Over fve centuries Roman portraiture developed through stylistic cycles. Physical elements of both politicians and wealthy individuals were alternatively represented as extremely veristic (realisitic) or classising (idealising) [1, 2]. In the third century CE, the portraits of wealthy freedmen (liberti) rather than the patrician élite were characterised by an unusual realism [1, 2], and great care was applied to reproduce the physiognomy of the sitters, defects and pathologies included . In several cases, the Roman funerary art included the busts of the deceased  and some of them are so detailed to show suggestive evidence of neurological conditions .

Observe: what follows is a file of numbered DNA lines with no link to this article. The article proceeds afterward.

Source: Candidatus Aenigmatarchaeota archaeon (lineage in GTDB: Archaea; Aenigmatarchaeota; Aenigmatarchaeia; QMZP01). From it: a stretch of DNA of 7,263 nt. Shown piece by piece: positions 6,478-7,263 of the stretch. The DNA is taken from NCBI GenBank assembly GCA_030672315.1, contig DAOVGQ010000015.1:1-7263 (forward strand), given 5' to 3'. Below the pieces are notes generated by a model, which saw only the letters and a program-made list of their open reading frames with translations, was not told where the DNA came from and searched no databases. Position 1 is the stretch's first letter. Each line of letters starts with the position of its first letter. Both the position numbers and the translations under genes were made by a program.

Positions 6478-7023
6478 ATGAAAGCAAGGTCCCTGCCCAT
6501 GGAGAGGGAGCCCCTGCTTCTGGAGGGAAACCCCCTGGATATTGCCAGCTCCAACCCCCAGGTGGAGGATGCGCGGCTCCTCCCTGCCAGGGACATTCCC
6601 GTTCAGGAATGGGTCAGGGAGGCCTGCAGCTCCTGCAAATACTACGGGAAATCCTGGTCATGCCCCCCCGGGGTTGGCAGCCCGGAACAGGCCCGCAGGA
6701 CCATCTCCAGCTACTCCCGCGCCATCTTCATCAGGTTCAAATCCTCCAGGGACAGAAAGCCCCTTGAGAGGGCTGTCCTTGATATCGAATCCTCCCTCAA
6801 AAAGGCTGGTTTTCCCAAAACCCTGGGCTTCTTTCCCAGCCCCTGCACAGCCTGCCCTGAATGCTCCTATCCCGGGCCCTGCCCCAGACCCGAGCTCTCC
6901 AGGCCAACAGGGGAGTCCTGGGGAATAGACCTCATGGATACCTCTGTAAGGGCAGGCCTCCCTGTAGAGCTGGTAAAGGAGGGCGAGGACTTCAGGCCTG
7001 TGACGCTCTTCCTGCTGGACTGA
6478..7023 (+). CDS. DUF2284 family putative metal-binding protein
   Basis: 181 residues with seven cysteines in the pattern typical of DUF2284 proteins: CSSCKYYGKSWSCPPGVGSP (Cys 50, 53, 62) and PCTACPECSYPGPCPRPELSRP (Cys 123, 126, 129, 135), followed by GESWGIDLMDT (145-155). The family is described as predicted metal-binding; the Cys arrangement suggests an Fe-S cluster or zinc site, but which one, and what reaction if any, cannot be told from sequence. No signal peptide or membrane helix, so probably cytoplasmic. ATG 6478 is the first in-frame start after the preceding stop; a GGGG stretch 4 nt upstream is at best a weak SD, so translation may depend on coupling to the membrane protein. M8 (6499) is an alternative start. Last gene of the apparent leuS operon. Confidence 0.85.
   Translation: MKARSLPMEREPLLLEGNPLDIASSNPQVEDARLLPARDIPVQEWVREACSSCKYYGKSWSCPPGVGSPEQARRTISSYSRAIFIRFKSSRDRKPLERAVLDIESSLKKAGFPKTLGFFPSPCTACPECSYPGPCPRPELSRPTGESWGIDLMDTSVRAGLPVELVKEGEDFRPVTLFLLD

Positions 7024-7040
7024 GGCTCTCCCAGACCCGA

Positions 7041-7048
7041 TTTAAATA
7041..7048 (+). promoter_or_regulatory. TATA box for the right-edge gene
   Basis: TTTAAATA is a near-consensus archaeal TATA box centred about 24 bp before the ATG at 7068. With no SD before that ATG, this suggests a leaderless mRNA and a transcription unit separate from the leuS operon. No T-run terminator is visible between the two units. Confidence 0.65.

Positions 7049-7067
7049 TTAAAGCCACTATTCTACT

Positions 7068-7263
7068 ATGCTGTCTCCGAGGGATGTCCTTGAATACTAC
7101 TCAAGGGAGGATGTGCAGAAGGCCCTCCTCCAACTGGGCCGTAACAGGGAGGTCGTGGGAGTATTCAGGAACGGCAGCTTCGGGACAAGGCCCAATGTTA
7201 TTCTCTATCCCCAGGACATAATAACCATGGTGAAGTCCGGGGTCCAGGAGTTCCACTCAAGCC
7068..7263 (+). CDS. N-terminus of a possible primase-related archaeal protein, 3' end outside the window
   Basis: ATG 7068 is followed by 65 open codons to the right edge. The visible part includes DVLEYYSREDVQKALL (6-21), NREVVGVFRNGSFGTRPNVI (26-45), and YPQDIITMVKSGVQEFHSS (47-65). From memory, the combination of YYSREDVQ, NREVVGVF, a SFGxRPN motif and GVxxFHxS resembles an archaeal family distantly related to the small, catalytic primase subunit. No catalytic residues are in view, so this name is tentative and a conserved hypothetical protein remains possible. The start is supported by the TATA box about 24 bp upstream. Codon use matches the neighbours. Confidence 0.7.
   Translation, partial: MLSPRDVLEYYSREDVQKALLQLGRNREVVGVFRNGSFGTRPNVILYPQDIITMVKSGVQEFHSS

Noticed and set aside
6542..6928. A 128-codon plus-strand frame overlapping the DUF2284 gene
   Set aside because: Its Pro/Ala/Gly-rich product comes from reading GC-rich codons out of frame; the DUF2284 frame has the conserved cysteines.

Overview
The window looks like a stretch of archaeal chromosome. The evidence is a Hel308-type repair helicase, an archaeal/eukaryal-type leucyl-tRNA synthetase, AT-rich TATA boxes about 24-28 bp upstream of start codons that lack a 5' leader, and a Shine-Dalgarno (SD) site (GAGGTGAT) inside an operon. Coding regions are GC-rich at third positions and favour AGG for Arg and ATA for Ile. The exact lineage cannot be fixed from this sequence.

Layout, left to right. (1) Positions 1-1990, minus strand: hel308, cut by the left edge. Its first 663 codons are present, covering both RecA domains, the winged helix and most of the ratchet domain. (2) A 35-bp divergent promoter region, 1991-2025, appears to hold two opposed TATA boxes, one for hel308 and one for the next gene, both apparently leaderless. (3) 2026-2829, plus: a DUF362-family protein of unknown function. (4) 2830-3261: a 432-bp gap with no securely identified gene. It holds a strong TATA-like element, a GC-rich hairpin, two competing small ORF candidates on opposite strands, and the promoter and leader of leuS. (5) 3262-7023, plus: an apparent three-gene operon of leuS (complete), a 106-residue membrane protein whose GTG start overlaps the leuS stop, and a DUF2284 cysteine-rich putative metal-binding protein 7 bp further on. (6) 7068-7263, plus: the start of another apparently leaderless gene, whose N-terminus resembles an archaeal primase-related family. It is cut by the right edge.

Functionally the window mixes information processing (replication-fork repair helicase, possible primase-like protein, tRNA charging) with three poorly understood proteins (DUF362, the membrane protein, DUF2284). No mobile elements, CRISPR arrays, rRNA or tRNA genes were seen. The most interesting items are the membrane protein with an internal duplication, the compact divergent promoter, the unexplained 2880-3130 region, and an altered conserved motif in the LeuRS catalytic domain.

- Metastic Cacinoma
- Acquired Horner's Syndrome